Large barriers remain to bring Ryan Reynolds' Mint Mobile to Canada, despite CRTC decision

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Shruti Shekar
·Telecom & Tech Reporter
·5 min read
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FILE - In this Tuesday, Dec. 10, 2019 file photo, Ryan Reynolds attends the premiere of Netflix's
Ryan Reynolds could still bring Mint Mobile into Canada but he's going to have a lot of challenges with the new CRTC rules in place. Image credit: Associated Press

Ryan Reynolds' MVNO Mint Mobile will still face large barriers if it tried to operate in Canada, despite the CRTC's new ruling on granting regional carriers access to the wireless networks of Canada's dominant players.

The Canadian Radio-television and Telecommunications Commission (CRTC) said last week that only regional carriers which have invested in network infrastructure and spectrum will be granted access. These players include Eastlink, Videotron, Xplornet, Ice Wireless, SSI Micro and TBayTel.

MVNOs, or mobile virtual network operators, are providers that do not have an established network to provide services, and instead rent access to networks provided by larger incumbent players.

Shortly after the announcement, Reynolds tweeted he is happy his company might soon "serve Canadians, who've been paying some of the highest phone bills on the planet."

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Yahoo Finance Canada reached out to Mint Mobile for comment but did not get a reply in time for publication.

Reynolds launched the company on Sept. 9, offering customers in the U.S. a pre-paid service that starts at US$15 per month, as well as an unlimited plan priced at US$30.

Mint Mobile offers cellphone plans to customers in the U.S. The MVNO does not own any network infrastructure and has a licensing partnership with T-Mobile's coverage for its service.

Samer Bishay, president and chief executive officer of Iristel and Ice Wireless says, on first impression the new rules may look great, but they aren't very supportive of true MVNOs like Mint Mobile.  

"You quickly realize that this is not an enviable decision by any means," he said in an interview. "There's nothing MVNO about it whatsoever. This is literally an MNO, allowing you to permanently roam. From an MVNO perspective, calling it an MVNO decision has nothing to do with that, because if you don't own any spectrum, you don't operate."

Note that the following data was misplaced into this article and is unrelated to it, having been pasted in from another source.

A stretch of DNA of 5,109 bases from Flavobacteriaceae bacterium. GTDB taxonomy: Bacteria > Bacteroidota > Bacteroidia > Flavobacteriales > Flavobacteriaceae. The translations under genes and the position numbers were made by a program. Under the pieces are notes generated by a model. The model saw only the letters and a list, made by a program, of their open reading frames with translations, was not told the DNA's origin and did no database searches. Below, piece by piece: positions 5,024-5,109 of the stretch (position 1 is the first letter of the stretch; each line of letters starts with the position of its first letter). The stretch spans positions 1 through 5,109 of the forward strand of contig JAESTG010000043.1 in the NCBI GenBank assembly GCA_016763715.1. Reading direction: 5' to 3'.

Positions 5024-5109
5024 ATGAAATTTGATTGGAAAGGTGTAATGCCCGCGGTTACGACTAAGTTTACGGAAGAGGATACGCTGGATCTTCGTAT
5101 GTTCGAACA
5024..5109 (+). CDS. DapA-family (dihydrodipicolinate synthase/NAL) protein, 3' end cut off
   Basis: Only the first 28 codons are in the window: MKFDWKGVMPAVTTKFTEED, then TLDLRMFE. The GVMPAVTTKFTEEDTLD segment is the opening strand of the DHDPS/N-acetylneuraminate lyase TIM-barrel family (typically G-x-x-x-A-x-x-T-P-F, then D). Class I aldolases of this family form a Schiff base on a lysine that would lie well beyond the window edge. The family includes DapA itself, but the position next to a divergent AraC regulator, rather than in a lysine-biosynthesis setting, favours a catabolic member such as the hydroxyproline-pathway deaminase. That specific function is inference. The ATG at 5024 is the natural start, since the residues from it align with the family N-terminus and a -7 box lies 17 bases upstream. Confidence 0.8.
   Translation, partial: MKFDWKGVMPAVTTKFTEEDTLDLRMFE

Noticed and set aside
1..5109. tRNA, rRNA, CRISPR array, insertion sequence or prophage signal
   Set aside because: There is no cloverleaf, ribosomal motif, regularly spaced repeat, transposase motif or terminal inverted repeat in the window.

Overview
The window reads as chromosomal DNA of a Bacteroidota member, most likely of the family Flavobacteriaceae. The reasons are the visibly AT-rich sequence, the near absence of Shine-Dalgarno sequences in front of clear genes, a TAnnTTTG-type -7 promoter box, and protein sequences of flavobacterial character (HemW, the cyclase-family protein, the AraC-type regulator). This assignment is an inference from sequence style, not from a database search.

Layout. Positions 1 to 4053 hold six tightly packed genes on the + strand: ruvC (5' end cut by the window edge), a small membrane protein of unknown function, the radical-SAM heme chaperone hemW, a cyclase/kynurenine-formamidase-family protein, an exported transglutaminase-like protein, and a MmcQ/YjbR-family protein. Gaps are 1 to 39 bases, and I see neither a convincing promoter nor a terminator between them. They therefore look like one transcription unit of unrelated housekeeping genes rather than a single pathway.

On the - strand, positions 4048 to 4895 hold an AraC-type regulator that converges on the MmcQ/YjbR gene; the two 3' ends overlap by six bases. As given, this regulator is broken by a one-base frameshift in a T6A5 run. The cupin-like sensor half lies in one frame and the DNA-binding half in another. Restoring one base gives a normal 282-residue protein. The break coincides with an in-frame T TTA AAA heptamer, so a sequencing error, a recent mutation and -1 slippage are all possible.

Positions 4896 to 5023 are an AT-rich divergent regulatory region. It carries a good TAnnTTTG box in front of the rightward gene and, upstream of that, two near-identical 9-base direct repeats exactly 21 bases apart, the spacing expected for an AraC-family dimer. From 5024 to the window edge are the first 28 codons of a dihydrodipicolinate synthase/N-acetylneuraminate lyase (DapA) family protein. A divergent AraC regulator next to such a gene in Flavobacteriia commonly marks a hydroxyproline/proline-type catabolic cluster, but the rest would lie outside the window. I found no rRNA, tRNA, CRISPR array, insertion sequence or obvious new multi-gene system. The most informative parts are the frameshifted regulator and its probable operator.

Bishay says even if Reynolds wants to bring Mint Mobile into the country, a decision to let him operate (if he were to take the mandated approach) would still depend on the discretion of the mobile operators and incumbents, based on commercial considerations.

He adds that theoretically, Reynolds could partner with any of the regional carriers, but would have access only to the spectrum for zones where those carriers operate. He also says the regional carrier would still have to strike a deal with the incumbents, which he cautions will not be an easy ride.

"Ryan Reynolds is welcome to come and sign a deal with us," Bishay said. "We would be able to, from day one, offer [Mint Mobile] access in our spectrum holding areas, which is about a million and a half Canadians. But let's say he wanted to go to Toronto or Montreal and start selling there, then he can either do a deal directly with [the incumbents], and we know how that ends up."

Michael Geist, a law professor at the University of Ottawa, said in an email that the new CRTC deal does not really help Mint Mobile to come to Canada. 

"It could try to negotiate with the [incumbents] for MVNO access, but that approach has rarely worked for others," he said. "By limiting the availability of mandated MVNOs, the CRTC has effectively blocked the entry for these new competitors."

Geist says that players like Mint Mobile and other MVNOs could be successful in the Canadian market but the CRTC has not allowed this type of mandated access.

According to the new rules, rates have not been set and will be negotiated between providers. CRTC chairperson Ian Scott says if parties aren't able to come to a decision on rates during negotiations, the commission will step in as arbitrator. In an interview, he said that for any company to operate with these new rules, it would have to have a mobile wireless spectrum.

"They just can't offer a service without it, and it's got to be tier four or greater, if you don't have that you don't qualify," Scott said. In Canada, spectrum licence tiers determine the level and breadth of coverage, from a national licence to one of 172 localized service areas.

Bishay says he is also concerned that this announcement came after Innovation, Science, and Economic Development closed applications for the upcoming spectrum auction, which blocks new entrants from taking advantage of the new rules.

"The [upcoming] auction was already closed, so whoever put their bids, put their bids. When is the next spectrum auction? Who knows," he said. "The only way for him to expand further is to wait for the next spectrum auction, or Bell, Telus, Rogers came in and say 'hey we want to be a part of this, we will give you a commercial agreement.'"